Aspen due for new fire trucks
The Aspen Fire Protection District is preparing to beef up its front line with a pair of new fire engines at a cost of some $700,000.
One new vehicle will be a pumper-tanker truck, designed to be the first equipment on the scene of a fire. The other will be a rescue engine, used to respond to auto accidents and other such emergencies. Both trucks should be in the fleet by this time next year.
The pumper-tanker is meant for in-town use – for fighting fires in buildings. It carries a large quantity of water, allowing firefighters to start dousing flames even before hoses are connected to a hydrant.
“These are our front-line pieces of apparatus,” said Aspen Fire Chief Darryl Grob. The greater distance between fire hydrants in Aspen’s suburban areas makes the pumper-tanker truck essential.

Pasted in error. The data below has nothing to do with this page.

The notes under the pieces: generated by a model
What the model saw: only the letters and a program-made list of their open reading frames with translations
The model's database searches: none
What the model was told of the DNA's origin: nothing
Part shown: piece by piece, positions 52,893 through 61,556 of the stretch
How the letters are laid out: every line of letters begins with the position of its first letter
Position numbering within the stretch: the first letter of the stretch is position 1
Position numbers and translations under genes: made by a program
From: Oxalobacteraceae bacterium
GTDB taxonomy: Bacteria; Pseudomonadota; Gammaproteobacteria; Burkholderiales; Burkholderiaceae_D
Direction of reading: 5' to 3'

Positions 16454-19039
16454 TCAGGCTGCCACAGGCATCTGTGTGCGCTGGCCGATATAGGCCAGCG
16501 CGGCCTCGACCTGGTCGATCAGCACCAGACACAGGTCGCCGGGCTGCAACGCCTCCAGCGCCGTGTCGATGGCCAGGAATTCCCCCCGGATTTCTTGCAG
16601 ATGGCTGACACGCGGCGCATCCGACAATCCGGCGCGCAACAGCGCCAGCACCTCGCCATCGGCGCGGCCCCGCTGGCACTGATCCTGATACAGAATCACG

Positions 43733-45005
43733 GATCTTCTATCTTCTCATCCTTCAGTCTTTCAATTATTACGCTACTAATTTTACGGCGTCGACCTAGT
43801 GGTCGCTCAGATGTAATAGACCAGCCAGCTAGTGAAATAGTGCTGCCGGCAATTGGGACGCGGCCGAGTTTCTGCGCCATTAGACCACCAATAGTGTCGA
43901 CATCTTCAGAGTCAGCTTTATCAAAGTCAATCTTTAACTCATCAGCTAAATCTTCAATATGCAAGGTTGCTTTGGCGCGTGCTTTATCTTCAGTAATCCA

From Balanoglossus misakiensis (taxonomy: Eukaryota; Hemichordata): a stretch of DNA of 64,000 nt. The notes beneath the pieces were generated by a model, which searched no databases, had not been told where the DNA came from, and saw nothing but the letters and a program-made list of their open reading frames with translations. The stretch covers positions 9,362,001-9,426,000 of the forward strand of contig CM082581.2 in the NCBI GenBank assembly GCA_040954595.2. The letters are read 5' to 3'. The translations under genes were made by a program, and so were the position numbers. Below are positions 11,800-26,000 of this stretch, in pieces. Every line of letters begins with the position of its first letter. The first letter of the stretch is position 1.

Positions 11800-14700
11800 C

The two vehicles will replace the oldest engines in Aspen’s fleet, two 25-year-old fire trucks that are both reaching the end of their service lives, Grob said. Because they are driven only perhaps 100 times a year, they’re not so much worn out as obsolete.
“After a quarter of a century,” Grob said, “the technology has come so far that it’s time to make the appropriate upgrade.”
The engines will each cost in the neighborhood of $350,000, Grob said. No debt will be incurred by the fire district, because the funds will come from a $1.9 million bond issue dating from 1992. That bond money has already bought the district its new fire stations at Aspen Village and Woody Creek, a new wildfire truck and a 3,000-gallon water-tender truck.
Grob said the engines will be ordered in the near future, as soon as the final details are nailed down. “It’s not a done deal, yet,” he said. Once they are ordered, it may take as much as nine months for delivery.
Oh, and one more thing: The new trucks will be red.
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